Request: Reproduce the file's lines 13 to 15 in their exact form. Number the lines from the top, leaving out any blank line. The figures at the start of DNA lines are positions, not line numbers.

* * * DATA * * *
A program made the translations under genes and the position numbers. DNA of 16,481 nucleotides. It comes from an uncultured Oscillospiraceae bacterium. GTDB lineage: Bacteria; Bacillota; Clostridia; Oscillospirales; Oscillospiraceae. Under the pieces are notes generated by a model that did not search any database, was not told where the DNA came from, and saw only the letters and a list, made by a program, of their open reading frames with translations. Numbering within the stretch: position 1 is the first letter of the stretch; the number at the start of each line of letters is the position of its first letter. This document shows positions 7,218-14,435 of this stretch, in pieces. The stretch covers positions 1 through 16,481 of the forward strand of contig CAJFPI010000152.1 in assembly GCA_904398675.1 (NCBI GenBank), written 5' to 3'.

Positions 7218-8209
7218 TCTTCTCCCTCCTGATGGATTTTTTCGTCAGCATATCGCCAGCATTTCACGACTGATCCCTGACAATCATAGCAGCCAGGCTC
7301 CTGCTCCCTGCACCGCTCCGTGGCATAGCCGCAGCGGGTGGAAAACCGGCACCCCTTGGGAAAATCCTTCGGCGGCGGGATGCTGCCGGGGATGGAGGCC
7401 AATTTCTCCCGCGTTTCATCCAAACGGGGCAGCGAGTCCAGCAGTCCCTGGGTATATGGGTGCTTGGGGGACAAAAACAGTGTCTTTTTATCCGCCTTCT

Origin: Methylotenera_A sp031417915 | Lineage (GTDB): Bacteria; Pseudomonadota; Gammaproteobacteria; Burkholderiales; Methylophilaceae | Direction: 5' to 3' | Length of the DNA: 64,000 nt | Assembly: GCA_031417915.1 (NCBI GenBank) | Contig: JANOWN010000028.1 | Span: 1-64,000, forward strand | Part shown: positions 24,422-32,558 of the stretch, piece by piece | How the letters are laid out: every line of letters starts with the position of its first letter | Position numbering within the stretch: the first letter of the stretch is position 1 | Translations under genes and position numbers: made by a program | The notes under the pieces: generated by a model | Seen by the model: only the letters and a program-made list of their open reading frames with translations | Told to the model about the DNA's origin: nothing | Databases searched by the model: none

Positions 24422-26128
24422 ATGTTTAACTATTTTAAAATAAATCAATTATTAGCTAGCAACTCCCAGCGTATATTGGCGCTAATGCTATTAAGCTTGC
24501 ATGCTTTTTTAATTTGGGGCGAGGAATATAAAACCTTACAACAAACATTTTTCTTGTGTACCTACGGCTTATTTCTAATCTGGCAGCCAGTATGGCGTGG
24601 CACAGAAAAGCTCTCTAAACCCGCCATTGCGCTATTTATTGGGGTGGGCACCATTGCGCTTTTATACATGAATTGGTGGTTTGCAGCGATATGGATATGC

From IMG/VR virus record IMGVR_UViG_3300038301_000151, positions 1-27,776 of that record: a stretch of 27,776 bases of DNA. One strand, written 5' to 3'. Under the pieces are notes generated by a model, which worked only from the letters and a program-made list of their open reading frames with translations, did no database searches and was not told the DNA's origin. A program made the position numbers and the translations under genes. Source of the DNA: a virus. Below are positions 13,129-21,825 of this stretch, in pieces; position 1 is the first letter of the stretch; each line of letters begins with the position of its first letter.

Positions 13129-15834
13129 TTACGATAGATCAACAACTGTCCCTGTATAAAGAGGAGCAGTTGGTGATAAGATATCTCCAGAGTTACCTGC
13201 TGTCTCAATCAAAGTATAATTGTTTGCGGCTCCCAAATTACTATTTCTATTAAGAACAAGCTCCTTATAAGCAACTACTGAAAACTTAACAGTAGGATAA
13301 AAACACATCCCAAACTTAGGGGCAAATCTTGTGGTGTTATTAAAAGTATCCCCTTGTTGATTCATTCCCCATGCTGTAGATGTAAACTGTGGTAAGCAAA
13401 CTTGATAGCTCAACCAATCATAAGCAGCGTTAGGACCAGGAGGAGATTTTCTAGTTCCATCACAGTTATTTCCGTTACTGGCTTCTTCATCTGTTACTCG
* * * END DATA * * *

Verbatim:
13129 TTACGATAGATCAACAACTGTCCCTGTATAAAGAGGAGCAGTTGGTGATAAGATATCTCCAGAGTTACCTGC
13201 TGTCTCAATCAAAGTATAATTGTTTGCGGCTCCCAAATTACTATTTCTATTAAGAACAAGCTCCTTATAAGCAACTACTGAAAACTTAACAGTAGGATAA
13301 AAACACATCCCAAACTTAGGGGCAAATCTTGTGGTGTTATTAAAAGTATCCCCTTGTTGATTCATTCCCCATGCTGTAGATGTAAACTGTGGTAAGCAAA